Our next tip for escape rooms is staying organised by creating a discard pile for used and unused clues. Winning an escape room requires analysing a million little details, so it can be easy to lose track of what you’ve looked at and waste precious minutes. Instead, separate the items you’ve already used in the game from the ones still up for grabs. This way, you avoid having your team members circling back and examining the same thing over and over. It also brings those untouched items closer together, which could help you spot connections you might’ve missed! Just keep in mind, some items might be crafty little things and need to be used more than once.
Tip #6. Consider The Room Theme
The theme of your escape room provides context for clues and can help you identify helpful hints and eliminate dead end ones. For example, say you’re doing a magic themed escape room decorated with spooky objects from the past. These theme-specific items are probably going to be important for cracking the room. So, make sure you think about how each clue fits into the bigger picture. Maybe an old spell in a book reveals a secret door, or arranging potion bottles in a certain order uncovers a hidden code. Remember, being aware of the room’s theme is not just about admiring the creative setup. It’s about using the atmosphere as a guide for your thoughts and instincts.
Tip #7. Be Gentle
If you’re new to escape rooms, it can feel like every item is a potential clue, but always remember to be gentle when searching for clues. There’s no need to force open a door, climb on furniture or try and jimmy open a box – escape room clues are supposed to be hard to find, but not so hard that they require brute force. Your host will brief you on the dos and don’ts before you begin, but as a beginning it’s always good to remind yourself (and your teammates) to be gentle at all times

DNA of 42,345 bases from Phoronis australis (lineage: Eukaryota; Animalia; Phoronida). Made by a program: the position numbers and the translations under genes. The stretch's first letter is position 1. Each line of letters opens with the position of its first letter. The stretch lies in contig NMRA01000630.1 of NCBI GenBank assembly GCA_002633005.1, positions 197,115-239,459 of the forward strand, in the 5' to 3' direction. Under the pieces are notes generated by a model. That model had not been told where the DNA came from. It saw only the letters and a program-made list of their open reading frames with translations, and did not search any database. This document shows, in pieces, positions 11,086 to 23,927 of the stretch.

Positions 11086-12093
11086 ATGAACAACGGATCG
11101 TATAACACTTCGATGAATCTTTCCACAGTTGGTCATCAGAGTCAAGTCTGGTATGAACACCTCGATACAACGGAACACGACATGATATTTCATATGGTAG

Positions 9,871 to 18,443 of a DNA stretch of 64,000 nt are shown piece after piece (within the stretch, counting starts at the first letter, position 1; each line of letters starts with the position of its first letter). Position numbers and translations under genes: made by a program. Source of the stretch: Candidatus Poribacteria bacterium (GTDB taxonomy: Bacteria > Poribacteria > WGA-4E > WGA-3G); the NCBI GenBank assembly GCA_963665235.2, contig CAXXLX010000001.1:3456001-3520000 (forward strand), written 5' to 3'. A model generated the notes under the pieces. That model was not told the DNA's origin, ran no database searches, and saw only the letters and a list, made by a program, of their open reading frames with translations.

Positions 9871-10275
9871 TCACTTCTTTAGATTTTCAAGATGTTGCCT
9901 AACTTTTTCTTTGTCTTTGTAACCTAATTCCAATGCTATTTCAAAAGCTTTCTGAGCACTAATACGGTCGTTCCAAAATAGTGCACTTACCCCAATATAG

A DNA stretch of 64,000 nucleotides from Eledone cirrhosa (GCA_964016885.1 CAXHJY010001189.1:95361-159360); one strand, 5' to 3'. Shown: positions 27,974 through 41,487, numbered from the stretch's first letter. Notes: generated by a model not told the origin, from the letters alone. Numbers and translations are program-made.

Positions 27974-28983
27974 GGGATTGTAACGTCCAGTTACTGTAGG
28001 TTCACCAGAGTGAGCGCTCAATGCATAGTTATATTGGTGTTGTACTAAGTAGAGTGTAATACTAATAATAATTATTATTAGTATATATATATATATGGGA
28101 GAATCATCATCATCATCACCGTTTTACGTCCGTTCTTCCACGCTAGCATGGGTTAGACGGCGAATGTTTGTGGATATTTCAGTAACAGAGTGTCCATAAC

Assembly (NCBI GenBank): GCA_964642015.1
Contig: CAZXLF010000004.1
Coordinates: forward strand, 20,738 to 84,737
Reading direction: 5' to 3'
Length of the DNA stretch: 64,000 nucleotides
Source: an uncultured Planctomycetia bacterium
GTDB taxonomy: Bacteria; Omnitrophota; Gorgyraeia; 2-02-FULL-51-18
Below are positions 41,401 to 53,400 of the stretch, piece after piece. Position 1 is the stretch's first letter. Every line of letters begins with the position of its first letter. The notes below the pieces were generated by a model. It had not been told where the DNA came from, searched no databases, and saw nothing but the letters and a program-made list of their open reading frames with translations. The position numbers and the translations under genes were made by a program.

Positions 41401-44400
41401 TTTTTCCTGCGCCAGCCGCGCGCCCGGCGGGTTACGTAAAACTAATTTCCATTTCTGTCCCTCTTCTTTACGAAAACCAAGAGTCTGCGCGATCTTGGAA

Tip #8. Try Different Combinations & Solutions
Escape rooms often require finding a code to a safe or locked box; when you reckon you’ve nailed a combination, give it a go right away. This gives you instant gratification or disappointment – either way, you’ll know if you’re heading in the right direction. And hey, who knows, your first stab might just be spot on! If you’re three quarters there on a combination lock, don’t dawdle. Enter the three digits you’re sure of and start spinning that last dial. You could be one twirl away from cracking the code.
Tip #9. Don’t Be Afraid To Ask For Hints
As a beginner, resorting to asking the host for hints might feel like you’ve failed, but trust us, even the most experienced escapers need help sometimes. The key here is to see hints not as signs of failure, but as learning tools. Each clue is a lesson that’ll make you a better puzzle-solver for your next escape room adventure. Above all, remember that the whole point is to enjoy yourself. Don’t let stubborn pride get in the way of a good time. So, if you’re really stuck, don’t be afraid to say “Help!” You might be amazed at how much a single hint can help you move forward and turn a ‘losing’ an escape room into a win!
Tip #10. Remember Occam’s Razor
Our final escape room tip for beginners is to remember Occam’s Razor: the simplest answer is almost always the correct one. In other words, don’t overthink the puzzles. Escape rooms are challenging, but are also designed to be fun for all ages. Every escape room is achievable and requires no prior knowledge, special skills or overly complex solutions. So whether you’re on Hens night or celebrating a birthday – remember to keep your approach to solving simple!
The Tip Takeaway
By applying these 10 escape room tips you’ll be on your way to fun-filled first time. When you’re in there, up against the clock, working with your mates to unravel riddles, remember these tips. Keep your team organised, your eyes peeled for clues, your communication clear, and your spirits high.
And don’t be too proud to ask for help – even the most seasoned escape room enthusiasts sometimes need a hint or two. So, gather your friends, family, or colleagues and email Escape Room Melbourne via firstname.lastname@example.org or book online now!
Enjoy this guide? Our editor also recommends: